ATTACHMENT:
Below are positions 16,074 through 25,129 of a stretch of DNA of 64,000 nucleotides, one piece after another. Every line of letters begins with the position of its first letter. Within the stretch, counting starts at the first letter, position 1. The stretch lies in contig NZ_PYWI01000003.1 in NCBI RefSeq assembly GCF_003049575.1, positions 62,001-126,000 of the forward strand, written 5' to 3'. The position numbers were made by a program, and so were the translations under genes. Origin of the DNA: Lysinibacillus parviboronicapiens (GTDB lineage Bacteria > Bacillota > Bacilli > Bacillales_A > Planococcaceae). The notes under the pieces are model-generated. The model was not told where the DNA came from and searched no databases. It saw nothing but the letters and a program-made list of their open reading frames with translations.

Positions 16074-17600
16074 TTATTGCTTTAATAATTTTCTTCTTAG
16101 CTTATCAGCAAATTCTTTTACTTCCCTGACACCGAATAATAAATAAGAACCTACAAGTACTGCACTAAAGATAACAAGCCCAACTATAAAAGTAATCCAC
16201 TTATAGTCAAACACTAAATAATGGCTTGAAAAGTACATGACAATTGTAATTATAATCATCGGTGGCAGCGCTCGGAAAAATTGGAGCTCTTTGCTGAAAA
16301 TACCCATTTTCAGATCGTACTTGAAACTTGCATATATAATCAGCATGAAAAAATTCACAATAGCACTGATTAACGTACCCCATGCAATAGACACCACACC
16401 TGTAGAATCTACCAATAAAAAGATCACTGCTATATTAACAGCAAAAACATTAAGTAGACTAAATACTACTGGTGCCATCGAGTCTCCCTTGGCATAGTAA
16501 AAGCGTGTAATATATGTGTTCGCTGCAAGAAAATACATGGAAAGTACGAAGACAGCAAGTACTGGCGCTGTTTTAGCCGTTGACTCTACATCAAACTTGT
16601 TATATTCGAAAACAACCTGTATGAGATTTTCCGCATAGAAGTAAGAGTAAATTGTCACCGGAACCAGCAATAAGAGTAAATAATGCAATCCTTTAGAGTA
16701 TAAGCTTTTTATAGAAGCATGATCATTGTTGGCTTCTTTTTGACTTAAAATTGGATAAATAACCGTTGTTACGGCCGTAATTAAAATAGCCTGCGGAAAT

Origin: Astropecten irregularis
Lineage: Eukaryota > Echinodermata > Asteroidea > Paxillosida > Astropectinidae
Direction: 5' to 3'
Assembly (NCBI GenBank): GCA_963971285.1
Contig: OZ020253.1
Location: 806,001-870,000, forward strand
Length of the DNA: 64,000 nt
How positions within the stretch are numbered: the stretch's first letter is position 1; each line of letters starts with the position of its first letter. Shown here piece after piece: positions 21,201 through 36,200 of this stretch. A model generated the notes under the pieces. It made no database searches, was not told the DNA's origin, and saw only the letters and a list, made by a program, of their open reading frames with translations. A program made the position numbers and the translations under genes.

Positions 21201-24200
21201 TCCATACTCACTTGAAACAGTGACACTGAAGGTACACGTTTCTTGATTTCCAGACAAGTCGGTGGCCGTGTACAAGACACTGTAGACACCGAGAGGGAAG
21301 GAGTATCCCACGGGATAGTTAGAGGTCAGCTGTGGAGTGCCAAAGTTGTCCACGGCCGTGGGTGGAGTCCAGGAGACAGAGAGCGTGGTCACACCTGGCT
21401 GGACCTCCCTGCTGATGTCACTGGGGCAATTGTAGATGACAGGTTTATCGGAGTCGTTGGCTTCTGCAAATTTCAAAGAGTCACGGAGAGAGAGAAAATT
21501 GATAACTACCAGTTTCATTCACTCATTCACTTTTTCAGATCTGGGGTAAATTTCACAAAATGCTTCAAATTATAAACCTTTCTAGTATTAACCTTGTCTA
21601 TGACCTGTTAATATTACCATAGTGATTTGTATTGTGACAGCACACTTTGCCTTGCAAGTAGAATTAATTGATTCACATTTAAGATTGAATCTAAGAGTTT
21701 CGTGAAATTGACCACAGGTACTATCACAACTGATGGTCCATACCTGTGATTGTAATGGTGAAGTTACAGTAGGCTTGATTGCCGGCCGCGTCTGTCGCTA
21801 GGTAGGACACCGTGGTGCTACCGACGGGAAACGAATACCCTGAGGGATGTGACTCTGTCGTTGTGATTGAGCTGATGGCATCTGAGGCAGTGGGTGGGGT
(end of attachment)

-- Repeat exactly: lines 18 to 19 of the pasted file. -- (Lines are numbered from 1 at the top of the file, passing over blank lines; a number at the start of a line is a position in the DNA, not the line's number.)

How positions within the stretch are numbered: the stretch's first letter is position 1; each line of letters starts with the position of its first letter. Shown here piece after piece: positions 21,201 through 36,200 of this stretch. A model generated the notes under the pieces. It made no database searches, was not told the DNA's origin, and saw only the letters and a list, made by a program, of their open reading frames with translations. A program made the position numbers and the translations under genes.

Positions 21201-24200